Access and Benefit Sharing in International Law
- Intellectual Property and the Environment series
Chapter 3: Outer space and planetary objects
When the Soviet Union eventually launched Sputnick 1 on 4 October 1957 the UN responded soon afterwards with a resolution adopted by the General Assembly that ‘the sending of objects through outer space should be exclusively for peaceful and scientific purposes’. This was perhaps a surprising approach at the time as previous agreements addressing the space above land and water with the advent of sustained balloon and aeroplane flight expressly recognised Nation State sovereignty of the airspace over that state’s lands and waters. There was little question or doubt then that a state’s sovereignty extended to the airspaces used by balloons and aeroplanes in the same way a state might regulate other activities within its territory. With the advent of space flight in the regions above the reach of balloons and aeroplanes, and recognition of this as a region beyond state sovereignty, another agreement was required. This also reflected concern about the threat of war conducted in space between the nuclear armed United States and the Soviet Union as the then superpowers. In this context the development of outer space free of sovereignty claims was a means of limiting a further escalation of the cold war into space.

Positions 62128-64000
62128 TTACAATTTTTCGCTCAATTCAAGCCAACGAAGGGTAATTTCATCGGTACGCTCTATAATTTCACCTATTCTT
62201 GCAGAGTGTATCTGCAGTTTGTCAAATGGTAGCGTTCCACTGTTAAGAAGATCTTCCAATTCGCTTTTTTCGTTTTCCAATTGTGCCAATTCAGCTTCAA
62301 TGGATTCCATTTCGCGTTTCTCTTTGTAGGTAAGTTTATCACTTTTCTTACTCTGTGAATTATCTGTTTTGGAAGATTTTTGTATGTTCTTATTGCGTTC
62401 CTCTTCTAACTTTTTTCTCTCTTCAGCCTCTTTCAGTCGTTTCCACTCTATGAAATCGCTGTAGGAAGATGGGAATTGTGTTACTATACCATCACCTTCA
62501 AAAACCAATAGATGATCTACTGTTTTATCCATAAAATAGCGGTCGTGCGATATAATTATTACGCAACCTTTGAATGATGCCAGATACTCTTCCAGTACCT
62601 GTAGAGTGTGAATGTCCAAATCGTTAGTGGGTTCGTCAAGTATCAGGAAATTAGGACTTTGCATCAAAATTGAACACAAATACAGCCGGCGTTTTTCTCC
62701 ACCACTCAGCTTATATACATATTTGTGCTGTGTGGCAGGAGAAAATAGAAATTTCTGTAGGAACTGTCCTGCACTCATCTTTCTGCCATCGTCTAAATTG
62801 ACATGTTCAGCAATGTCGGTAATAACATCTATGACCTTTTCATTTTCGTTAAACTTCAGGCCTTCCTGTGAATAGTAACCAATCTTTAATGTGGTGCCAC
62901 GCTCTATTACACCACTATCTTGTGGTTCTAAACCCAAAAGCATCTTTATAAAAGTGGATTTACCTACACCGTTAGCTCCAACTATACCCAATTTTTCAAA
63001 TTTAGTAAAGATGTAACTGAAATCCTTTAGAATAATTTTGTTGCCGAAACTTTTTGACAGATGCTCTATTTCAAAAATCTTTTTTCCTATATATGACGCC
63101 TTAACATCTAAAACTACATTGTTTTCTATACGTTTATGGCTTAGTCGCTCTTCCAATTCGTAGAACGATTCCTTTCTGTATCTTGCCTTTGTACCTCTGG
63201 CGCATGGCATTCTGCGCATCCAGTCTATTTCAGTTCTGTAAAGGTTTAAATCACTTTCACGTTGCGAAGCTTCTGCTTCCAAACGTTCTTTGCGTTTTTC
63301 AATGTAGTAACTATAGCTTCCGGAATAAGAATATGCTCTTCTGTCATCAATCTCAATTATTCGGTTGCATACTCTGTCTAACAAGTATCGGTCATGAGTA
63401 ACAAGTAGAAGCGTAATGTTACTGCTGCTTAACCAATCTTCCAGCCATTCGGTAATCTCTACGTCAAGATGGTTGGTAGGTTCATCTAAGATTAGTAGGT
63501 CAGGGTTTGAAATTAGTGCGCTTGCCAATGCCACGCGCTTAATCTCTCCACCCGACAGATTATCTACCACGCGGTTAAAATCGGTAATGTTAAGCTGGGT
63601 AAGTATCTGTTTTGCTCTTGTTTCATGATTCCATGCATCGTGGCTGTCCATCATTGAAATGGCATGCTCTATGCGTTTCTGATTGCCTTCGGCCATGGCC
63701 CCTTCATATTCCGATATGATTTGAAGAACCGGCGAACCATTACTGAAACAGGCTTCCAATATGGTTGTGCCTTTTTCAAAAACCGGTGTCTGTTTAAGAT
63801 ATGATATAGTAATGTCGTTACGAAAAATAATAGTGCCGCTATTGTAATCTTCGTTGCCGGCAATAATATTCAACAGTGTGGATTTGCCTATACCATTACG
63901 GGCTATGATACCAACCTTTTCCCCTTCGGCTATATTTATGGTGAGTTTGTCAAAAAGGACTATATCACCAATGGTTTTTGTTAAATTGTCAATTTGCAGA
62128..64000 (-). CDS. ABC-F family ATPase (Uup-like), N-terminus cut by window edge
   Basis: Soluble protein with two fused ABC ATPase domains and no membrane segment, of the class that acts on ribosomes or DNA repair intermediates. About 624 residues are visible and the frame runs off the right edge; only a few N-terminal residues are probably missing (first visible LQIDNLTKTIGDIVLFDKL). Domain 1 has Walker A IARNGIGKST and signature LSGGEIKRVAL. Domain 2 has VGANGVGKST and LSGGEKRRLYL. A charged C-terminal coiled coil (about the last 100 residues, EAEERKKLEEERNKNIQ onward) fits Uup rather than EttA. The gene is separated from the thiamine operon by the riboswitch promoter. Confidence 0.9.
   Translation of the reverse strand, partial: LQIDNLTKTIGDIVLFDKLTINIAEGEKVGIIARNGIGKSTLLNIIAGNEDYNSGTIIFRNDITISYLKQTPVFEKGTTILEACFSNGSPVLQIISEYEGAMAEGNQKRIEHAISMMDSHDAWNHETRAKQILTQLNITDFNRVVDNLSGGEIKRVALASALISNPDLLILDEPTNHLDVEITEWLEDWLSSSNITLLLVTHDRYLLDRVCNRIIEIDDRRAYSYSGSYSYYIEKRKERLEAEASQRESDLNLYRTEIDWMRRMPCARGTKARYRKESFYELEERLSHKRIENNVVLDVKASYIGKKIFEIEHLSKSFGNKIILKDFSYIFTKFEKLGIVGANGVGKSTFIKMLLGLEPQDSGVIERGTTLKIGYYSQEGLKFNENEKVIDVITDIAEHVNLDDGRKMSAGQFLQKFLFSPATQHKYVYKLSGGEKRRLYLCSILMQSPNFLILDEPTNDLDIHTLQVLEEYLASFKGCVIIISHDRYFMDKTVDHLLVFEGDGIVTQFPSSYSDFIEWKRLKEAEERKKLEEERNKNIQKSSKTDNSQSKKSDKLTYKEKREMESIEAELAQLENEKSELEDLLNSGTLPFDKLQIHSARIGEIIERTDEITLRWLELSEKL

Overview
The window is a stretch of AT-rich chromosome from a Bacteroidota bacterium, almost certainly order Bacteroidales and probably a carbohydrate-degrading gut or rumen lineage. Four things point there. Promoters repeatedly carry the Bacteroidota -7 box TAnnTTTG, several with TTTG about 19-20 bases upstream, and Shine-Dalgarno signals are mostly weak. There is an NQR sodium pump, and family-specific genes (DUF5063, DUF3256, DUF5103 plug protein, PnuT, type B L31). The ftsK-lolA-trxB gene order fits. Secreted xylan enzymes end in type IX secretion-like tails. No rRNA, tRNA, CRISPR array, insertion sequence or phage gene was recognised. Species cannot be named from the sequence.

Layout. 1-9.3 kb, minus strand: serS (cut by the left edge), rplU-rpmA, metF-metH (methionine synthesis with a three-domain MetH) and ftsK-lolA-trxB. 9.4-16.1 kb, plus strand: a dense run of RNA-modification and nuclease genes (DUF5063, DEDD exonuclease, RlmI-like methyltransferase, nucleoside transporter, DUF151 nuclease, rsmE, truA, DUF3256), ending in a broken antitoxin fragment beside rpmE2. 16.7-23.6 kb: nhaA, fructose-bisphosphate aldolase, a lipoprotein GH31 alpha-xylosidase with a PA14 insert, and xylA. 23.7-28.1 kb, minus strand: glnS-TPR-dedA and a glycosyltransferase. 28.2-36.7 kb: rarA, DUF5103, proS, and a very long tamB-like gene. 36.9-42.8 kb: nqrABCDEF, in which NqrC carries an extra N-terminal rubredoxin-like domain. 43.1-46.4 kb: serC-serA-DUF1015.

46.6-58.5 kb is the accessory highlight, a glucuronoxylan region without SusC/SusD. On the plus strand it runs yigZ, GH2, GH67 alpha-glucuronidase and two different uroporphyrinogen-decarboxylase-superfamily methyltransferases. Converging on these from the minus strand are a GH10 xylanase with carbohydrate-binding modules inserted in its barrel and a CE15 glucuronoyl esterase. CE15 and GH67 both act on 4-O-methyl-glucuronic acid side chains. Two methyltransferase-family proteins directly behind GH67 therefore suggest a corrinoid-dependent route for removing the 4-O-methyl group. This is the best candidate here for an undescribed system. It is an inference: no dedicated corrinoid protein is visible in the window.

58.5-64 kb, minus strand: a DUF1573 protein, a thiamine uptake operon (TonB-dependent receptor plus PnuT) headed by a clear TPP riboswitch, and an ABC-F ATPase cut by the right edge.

You are not authenticated to view the full text of this chapter or article.
Elgaronline requires a subscription or purchase to access the full text of books or journals. Please login through your library system or with your personal username and password on the homepage.
Non-subscribers can freely search the site, view abstracts/ extracts and download selected front matter and introductory chapters for personal use.
Your library may not have purchased all subject areas. If you are authenticated and think you should have access to this title, please contact your librarian.